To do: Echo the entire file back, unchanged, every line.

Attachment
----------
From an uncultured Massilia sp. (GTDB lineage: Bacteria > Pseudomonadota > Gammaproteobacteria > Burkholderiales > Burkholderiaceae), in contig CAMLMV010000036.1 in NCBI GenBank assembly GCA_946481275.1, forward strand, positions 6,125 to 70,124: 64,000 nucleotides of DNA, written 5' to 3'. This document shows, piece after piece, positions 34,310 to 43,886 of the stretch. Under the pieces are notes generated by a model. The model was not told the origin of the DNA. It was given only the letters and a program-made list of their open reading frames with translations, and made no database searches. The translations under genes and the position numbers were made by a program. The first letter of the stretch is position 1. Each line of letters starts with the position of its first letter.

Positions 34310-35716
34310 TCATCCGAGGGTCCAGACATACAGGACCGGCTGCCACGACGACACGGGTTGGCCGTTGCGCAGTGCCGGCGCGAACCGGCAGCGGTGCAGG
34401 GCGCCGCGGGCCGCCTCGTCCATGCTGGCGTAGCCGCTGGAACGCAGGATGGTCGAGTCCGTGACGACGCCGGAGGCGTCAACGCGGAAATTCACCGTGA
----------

From an uncultured Massilia sp. (GTDB lineage: Bacteria > Pseudomonadota > Gammaproteobacteria > Burkholderiales > Burkholderiaceae), in contig CAMLMV010000036.1 in NCBI GenBank assembly GCA_946481275.1, forward strand, positions 6,125 to 70,124: 64,000 nucleotides of DNA, written 5' to 3'. This document shows, piece after piece, positions 34,310 to 43,886 of the stretch. Under the pieces are notes generated by a model. The model was not told the origin of the DNA. It was given only the letters and a program-made list of their open reading frames with translations, and made no database searches. The translations under genes and the position numbers were made by a program. The first letter of the stretch is position 1. Each line of letters starts with the position of its first letter.

Positions 34310-35716
34310 TCATCCGAGGGTCCAGACATACAGGACCGGCTGCCACGACGACACGGGTTGGCCGTTGCGCAGTGCCGGCGCGAACCGGCAGCGGTGCAGG
34401 GCGCCGCGGGCCGCCTCGTCCATGCTGGCGTAGCCGCTGGAACGCAGGATGGTCGAGTCCGTGACGACGCCGGAGGCGTCAACGCGGAAATTCACCGTGA